Programming Praxis is a great site. The 147 problem was recently posted there, and I tackled it with a bit too much time... Following is the code, with discussion.
(defun sum1/ (s)
"Read the name as Sum the Inverses"
(apply #'+ (mapcar #'/ s)))
(defun limits (n)
"I took the limits discussion on the site a bit further..."
(loop for i from n downto 1
for prod = (apply #'* prods); Produces 1 to start with
for prods = (cons (1+ prod) prods)
for min = (min (car prods) n)
for max = (max (* i prod) n)
collect (list min max)))
When calling limits with n = 5, we get ((2 5) (3 8) (5 18) (5 84) (5 1806)) which shows the maximum ranges of each number we'll search for. The actual search for solutions to 1/a+1/b+1/c+1/d+1/e = 1 then looks like this:
(defun search1 (n &optional givens limits)
"Actually finds all of the valid solutions to the 147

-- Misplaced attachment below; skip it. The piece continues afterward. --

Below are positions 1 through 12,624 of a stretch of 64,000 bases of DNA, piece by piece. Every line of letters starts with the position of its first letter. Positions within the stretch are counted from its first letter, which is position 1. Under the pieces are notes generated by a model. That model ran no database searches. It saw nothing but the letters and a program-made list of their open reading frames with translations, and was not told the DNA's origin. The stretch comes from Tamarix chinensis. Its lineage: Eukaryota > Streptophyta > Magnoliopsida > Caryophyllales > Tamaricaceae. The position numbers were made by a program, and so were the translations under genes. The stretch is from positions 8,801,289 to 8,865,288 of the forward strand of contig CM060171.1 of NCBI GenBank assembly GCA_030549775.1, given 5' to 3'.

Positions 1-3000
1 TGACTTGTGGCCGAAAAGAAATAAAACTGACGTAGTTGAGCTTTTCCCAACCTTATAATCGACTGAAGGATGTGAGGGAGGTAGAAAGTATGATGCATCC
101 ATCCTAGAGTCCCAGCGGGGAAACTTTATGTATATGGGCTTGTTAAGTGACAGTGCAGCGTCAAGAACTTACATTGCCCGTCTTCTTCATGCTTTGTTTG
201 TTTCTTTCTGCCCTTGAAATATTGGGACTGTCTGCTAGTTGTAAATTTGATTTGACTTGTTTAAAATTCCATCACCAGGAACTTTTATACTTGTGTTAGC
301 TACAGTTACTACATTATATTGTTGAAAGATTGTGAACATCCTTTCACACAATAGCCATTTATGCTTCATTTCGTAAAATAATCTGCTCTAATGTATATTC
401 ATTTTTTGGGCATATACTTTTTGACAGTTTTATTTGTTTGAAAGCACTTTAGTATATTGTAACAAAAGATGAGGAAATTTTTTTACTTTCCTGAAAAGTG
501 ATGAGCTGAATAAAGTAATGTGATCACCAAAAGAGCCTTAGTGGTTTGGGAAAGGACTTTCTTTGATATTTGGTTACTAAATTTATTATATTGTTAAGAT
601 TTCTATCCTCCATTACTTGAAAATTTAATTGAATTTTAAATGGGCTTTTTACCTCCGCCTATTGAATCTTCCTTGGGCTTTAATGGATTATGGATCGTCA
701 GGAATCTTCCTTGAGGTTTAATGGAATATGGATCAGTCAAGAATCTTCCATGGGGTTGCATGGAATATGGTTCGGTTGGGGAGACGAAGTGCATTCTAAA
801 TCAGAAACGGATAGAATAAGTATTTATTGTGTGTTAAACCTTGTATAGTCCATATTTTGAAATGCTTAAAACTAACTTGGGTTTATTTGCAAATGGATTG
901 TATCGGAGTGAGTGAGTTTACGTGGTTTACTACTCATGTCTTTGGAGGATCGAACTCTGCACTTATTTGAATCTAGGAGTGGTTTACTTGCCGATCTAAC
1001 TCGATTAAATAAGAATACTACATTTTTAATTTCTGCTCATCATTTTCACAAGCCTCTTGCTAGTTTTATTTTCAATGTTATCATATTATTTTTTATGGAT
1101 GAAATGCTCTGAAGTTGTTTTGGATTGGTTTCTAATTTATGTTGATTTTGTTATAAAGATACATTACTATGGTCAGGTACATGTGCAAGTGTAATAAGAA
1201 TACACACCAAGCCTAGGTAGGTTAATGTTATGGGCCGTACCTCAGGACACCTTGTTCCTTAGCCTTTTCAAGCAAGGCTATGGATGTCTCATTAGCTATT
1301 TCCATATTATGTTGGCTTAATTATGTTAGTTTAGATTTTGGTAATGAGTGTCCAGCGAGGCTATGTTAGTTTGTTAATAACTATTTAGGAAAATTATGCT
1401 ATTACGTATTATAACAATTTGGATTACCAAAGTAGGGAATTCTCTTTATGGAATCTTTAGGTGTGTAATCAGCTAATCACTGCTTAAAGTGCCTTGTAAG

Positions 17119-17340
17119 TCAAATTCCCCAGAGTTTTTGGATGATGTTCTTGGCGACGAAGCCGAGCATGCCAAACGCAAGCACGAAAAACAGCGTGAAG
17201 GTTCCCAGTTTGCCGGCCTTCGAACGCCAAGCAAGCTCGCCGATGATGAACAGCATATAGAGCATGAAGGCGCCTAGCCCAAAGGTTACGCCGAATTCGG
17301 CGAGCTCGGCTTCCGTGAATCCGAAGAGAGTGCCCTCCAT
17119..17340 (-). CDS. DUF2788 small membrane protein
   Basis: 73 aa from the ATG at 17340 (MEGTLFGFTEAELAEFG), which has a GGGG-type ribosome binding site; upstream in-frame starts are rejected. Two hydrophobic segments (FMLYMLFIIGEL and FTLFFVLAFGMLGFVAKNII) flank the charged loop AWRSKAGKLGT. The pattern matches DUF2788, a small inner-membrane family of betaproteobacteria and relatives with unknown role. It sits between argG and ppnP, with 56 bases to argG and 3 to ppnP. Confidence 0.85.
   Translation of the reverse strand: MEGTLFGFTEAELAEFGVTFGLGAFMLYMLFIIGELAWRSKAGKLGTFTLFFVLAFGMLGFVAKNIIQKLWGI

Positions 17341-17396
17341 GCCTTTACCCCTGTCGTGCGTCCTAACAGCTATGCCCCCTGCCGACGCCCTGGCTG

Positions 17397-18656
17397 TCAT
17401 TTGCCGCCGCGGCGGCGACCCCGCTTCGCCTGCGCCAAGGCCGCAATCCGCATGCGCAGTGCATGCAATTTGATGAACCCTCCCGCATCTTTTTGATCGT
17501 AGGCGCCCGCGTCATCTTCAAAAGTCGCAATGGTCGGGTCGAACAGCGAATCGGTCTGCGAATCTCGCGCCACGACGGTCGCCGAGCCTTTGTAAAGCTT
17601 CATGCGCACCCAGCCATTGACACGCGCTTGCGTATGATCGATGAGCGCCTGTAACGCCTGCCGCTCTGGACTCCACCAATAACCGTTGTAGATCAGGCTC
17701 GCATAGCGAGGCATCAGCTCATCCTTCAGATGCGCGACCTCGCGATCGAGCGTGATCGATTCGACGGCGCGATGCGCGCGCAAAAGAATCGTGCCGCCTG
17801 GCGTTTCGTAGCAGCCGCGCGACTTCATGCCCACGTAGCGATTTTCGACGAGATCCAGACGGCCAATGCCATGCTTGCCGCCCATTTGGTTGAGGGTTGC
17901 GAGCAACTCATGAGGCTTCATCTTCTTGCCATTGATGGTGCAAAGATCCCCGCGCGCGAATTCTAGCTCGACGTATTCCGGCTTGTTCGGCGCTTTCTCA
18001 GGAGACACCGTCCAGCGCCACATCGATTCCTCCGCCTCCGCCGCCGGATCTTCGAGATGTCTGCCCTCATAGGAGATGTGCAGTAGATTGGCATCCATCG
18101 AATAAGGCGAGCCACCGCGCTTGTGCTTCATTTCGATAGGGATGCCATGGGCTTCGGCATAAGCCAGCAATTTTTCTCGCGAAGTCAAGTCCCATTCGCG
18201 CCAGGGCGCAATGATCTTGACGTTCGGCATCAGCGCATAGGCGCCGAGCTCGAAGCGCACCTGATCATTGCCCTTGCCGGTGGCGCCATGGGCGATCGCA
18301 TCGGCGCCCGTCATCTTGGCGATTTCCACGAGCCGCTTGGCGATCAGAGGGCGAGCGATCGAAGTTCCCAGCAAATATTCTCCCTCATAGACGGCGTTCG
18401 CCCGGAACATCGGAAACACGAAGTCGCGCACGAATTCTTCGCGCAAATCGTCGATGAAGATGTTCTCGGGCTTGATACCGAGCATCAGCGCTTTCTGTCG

problem with n numbers. Call it without the optional arguments
to start it off."
(let ((limits (if (null givens) (limits n) limits)))
;; Limits is whittled down during the recursion,
;; so detect starting off by looking at givens.
(if (= n (length givens))
(if (= 1 (sum1/ givens))
(list (reverse givens)))
(loop for next from (max (caar limits)
(if givens (car givens) 0))
to (cadar limits)
for s = (cons next givens)
until (or (every (lambda (i) (> i n)) s)
(and (not (cdr limits)) (< (sum1/ s) 1)))
appending (search1 n s (cdr limits))))))
This code times how long it takes to solve the first few solutions before the times get too big:
(time (loop for n from 0 to 5 collect (nreverse (search1 n))))
Which gave 4.1 seconds on my computer.
Note that the code works for n = 0 and 1 (producing the empty list, and a single solution: 1, respectively). As some other people have mentioned, Common Lisp is well thought out. I think this also supports that thought, as I didn't design the algorithm specifically to handle cases n = 0 and 1.
And lastly, the following code finds the smallest distinct solutions, as described at Programming Praxis:
(mapcar (lambda (s)
(if (apply #'/= s); Distinctness
(cons s (apply #'+ s)))); Sum the denominators
#'< :key #'cdr); Sort by the sum of denominators
Which gives (3 4 5 6 20), confirming our solution.
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